You can collect cans and bottles and redeem them at a machine in your local grocery store. The machine will give you a receipt which you take to a cashier to redeem for cash. You can recycle your own cans and bottles or pick them out of garbage cans. The latter isn’t glamorous, but the folks over at Brokelyn tried it and it does earn you some (minimal) cash. (Editor’s note: this might technically be illegal, recycle at your own risk)

Cash In a Few Weeks

If you’re trading in online, the process will take longer, but it’s still a great option. All of these sites pay by check, PayPal, or bank transfer. One of these may be faster than the others, so pick the fastest one.

#1) Sell Your Clothes Online

Buffalo Exchange and Crossroads Trading Co. offer a sell by mail option, and both offer free shipping. You can also sell your clothes to buy/sell/trade companies that are online-only. Rebagg, for designer bags, offers pickups in NYC as well as free shipping, and you get paid within 2–3 business days after they receive your items. ThreadUP buys women’s and kids’ clothes and offers free shipping.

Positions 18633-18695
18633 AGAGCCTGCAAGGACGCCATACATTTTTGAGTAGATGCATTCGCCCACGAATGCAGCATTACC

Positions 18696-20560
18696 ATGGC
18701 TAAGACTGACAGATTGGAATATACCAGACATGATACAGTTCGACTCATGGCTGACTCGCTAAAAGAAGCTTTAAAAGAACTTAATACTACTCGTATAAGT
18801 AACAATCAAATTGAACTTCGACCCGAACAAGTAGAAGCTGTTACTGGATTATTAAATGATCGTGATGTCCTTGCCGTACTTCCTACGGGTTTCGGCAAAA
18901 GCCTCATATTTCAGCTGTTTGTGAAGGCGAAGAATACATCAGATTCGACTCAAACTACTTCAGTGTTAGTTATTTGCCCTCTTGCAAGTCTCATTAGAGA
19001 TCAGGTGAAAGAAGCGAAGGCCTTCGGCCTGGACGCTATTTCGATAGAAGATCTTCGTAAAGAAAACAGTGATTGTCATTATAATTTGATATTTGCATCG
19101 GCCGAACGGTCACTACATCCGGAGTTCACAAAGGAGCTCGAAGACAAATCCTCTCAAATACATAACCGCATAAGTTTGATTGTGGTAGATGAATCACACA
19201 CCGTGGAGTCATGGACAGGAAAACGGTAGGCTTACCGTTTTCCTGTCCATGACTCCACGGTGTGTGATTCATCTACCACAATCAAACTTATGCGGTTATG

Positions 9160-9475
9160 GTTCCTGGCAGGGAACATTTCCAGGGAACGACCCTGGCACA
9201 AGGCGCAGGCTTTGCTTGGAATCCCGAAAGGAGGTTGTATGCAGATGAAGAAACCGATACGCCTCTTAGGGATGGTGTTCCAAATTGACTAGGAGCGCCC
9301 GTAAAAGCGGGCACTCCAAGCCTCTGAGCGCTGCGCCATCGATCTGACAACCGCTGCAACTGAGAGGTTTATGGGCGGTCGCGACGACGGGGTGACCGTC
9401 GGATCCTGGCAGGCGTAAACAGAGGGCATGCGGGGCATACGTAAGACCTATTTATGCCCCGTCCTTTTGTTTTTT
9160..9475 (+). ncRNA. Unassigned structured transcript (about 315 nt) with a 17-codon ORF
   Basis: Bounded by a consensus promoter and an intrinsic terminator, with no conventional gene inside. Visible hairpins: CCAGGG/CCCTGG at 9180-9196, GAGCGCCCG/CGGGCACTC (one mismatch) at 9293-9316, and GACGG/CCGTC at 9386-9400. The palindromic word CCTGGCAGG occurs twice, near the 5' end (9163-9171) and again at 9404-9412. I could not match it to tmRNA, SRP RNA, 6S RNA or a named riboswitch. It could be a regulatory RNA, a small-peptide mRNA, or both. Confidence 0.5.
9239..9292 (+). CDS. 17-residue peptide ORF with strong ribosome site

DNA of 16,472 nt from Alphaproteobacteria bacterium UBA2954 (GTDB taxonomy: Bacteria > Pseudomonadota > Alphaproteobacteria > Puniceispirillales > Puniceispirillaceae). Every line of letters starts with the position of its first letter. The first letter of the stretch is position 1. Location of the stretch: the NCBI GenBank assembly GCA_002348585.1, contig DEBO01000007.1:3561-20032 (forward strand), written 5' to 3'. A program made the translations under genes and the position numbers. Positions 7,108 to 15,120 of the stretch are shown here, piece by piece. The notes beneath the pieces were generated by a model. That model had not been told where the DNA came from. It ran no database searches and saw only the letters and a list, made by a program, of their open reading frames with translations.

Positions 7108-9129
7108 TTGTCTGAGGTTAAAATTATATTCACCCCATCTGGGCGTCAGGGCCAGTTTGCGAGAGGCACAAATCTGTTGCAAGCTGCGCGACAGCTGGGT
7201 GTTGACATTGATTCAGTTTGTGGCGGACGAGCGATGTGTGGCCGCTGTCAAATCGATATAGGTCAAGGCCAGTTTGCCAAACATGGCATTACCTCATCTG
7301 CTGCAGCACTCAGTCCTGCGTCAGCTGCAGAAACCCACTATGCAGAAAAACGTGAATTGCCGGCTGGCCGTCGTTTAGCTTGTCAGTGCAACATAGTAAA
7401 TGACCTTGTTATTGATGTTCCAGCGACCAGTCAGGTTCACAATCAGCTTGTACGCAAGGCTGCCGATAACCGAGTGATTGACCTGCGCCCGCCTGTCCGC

#2) Sell Your Books, CDs, DVDs, and Video Games Online

BookScouter is a site that searches dozens of buyback sites such as ValoreBooks, Chegg, SellBackYourBook, and to see what your book is worth. You can then send your books off (free shipping) to the place that gives you the best quote. Each site has a different estimate for when you’ll get your money. Many of them have a minimum item or dollar amount you need to hit to ship to them. It usually takes 2–3 weeks for your items to be shipped, evaluated, and for you to get paid. I love BookScouter and use it whenever I have accumulated enough unwanted books to unload. BookFinder is another buyback aggregator. And Powell’s buys books online and pays for shipping.